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This is the theorem and its proof (From Evans L., Partial Differential Equations, p. $297-299$)

Theorem 1 (Lax-Milgram Theorem). Assume that$$ B: H × H → \mathbb{R} \tag{i} $$ is a bilinear mapping, for which there exists constant $α, β > 0$ such that$$ |B[u, v]| \le α \| u \| \| v \| $$ and $$\beta\|u\|^2\leq B[u,u]\ \,(u\in H).\tag{ii}$$ Finally, let $f:H\to\mathbb{R}$ be a bounded linear functional on $H$.

Then there exists a unique element $u\in H$ such that $$B[u,v]=\langle f,v\rangle\tag{1}$$ for all $v\in H$.

Proof.

  1. For each fixed element $u\in H$, the mapping $v\mapsto B[u,v]$ is a bounded linear functional on $H$; whence the Riesz Representation Theorem (D.3) asserts the existence of a unique element $w\in H$ satisfying $$B[u,v]=(w,v)\ \, (v\in H).\tag{2}$$ Let us write $Au=w$ whenever $(2)$ holds; so that $$B[u,v]=(Au,v)\ \, (u,v\in H).\tag{3}$$

  2. We first claim $A:H\to H$ is a bounded linear operator. Indeed if $\lambda_1,\lambda_2\in\mathbb{R}$ and $u_1,u_2\in H$, we see for each $v\in H$ that $$\begin{align}(A(\lambda_1u_1+\lambda_2u_2),v)&=B[\lambda_1u_1+\lambda_2u_2,v]\ \text{ by }(3)\\ &=\lambda_1B[u_1,v]+\lambda_2 B[u_2,v] \\ &=\lambda_1(Au_1,v)+\lambda_2(Au_2,v)\ \text{ by }(3)\text{ again} \\&=(\lambda_1 Au_1+\lambda_2 Au_2,v). \end{align}$$ This equality obtains for each $v\in H$, and so $A$ is linear. Furthermore $$\|Au\|^2=(Au,Au)=B[u,Au]\leq\alpha\|u\|\,\|Au\|.$$ Consequently $\|Au\|\leq\alpha\|u\|$ for all $u\in H$, and so $A$ is bounded.

  3. Next we assert $$\left\{\begin{array}{l}A\text{ is one-to-one, and}\\ R(A),\text{ the range of }A,\text{ is closed in }H. \end{array}\right.\tag{4}$$ To prove this, let us compare $$\beta\|u\|^2\leq B[u,u]=(Au,u)\leq\|Au\|\,\|u\|.$$ Hence $\beta\|u\|\leq\|Au\|$. This inequality easily implies $(4)$.

  4. We demonstrate now $$R(A)=H.\tag{5}$$ For if not, then since $R(A)$ is closed, there would exist a nonzero element $w\in H$ with $w\in R(A)^{\bot}$. But this fact in turn implies the contradiction $\beta\|w\|^2\leq B[w,w]=(Aw,w)=0$.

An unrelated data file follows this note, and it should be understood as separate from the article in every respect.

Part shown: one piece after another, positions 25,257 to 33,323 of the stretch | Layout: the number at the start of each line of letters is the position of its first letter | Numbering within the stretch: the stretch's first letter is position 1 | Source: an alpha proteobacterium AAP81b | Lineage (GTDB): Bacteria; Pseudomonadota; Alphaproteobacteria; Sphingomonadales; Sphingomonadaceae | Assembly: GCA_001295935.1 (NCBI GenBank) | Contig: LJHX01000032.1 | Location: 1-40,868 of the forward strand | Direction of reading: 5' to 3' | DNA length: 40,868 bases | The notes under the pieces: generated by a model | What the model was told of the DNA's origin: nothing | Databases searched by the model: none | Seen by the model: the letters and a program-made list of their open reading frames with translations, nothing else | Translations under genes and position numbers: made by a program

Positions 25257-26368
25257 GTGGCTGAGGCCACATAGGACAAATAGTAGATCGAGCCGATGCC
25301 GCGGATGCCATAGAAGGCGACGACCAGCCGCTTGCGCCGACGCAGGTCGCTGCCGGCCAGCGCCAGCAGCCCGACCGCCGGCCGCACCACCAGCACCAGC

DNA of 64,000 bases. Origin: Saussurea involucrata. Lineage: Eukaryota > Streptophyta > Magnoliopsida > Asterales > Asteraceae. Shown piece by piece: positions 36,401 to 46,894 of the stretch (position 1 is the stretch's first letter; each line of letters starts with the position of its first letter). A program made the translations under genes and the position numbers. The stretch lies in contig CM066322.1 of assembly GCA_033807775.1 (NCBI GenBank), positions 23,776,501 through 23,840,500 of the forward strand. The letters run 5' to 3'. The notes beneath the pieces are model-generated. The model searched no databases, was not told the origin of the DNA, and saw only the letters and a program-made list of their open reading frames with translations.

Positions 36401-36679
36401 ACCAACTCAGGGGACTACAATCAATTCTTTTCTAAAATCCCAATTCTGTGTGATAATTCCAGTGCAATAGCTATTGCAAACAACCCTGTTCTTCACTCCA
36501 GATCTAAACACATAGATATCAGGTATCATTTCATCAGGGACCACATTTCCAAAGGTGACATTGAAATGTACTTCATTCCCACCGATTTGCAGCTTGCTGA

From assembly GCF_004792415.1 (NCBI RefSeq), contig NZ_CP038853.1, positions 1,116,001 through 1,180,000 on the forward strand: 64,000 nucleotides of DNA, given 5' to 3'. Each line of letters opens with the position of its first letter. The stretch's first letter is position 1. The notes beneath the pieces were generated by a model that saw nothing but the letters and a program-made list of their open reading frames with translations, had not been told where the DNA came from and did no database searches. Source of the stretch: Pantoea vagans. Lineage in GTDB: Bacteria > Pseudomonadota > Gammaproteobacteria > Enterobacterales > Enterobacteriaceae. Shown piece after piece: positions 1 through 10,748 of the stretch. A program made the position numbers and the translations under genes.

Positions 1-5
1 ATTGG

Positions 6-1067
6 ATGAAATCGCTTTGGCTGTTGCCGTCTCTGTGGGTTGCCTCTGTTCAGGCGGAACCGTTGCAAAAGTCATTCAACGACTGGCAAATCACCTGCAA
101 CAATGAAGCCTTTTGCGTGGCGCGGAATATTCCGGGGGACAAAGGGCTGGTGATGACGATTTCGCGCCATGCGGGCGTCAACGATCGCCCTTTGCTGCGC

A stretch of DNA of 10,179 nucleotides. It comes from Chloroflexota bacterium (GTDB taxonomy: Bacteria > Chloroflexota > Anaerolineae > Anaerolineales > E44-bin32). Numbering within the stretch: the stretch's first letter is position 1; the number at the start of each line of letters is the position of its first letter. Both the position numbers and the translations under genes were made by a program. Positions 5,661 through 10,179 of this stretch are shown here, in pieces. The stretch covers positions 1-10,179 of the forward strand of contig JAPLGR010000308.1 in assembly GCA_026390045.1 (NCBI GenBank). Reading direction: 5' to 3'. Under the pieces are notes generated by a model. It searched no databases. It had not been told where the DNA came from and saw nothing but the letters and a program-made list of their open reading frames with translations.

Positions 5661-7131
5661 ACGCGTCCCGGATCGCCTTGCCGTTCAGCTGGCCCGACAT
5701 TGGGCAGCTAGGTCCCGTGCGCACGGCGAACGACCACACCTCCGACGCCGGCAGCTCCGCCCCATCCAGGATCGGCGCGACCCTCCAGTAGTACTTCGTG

5. Next, we observe once more from the Riesz Representation Theorem that $$\langle f,v\rangle =(w,v)\quad\text{for all }v\in H$$ for some element $w\in H$. We then utilize $(4)$ and $(5)$ to find $u\in H$ satisfying $Au=w$. Then $$B[u,v]=(Au,v)=(w,v)=\langle f,v\rangle\quad(v\in H),$$ and this is $(1)$.

  6. Finally, we show there is at most one element $u\in H$ verifying $(1)$. For if both $B[u,v]=\langle f,v\rangle$ and $B[\tilde{u},v]=\langle f,v\rangle$, then $B[u-\tilde{u},v]=0\ (v\in H)$. We set $v=u-\tilde{u}$ to find $\beta\|u-\tilde{u}\|^2\leq B[u-\tilde{u},u-\tilde{u}]=0.$ $\tag*{$\square$}$

If we already know that $\langle f,v \rangle = (w,v)$ = $B[u,v] = (Au, v)$ and we know that $A$ is one-to-one, isn't that already a proof that there can be only one $u$ for which $$ B(u,v) = (w,v) \tag{2}$$ holds?

Why do we need point 6 in the proof of the above theorem? Isn't that already explained?

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  • $\begingroup$ Just for clarification: (.,.) denotes the inner product in $L^2(U)$ and $<f,v> = \int_U f^0v + \sum_{i=1}^n f^i v_{x_i} dx$ $\endgroup$ – Max Herrmann Oct 19 '15 at 6:36
  • $\begingroup$ @ConcordoCosta: Yes, the injectivity is already proven in 3. $\endgroup$ – gerw Oct 19 '15 at 6:57
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Step 6 is indeed redundant. One can see that the argument used in Step 6 is essentially identical to that used for proving the 1-1 property of $A$.

Evans might just think it is clearer for students to put in the extra step.

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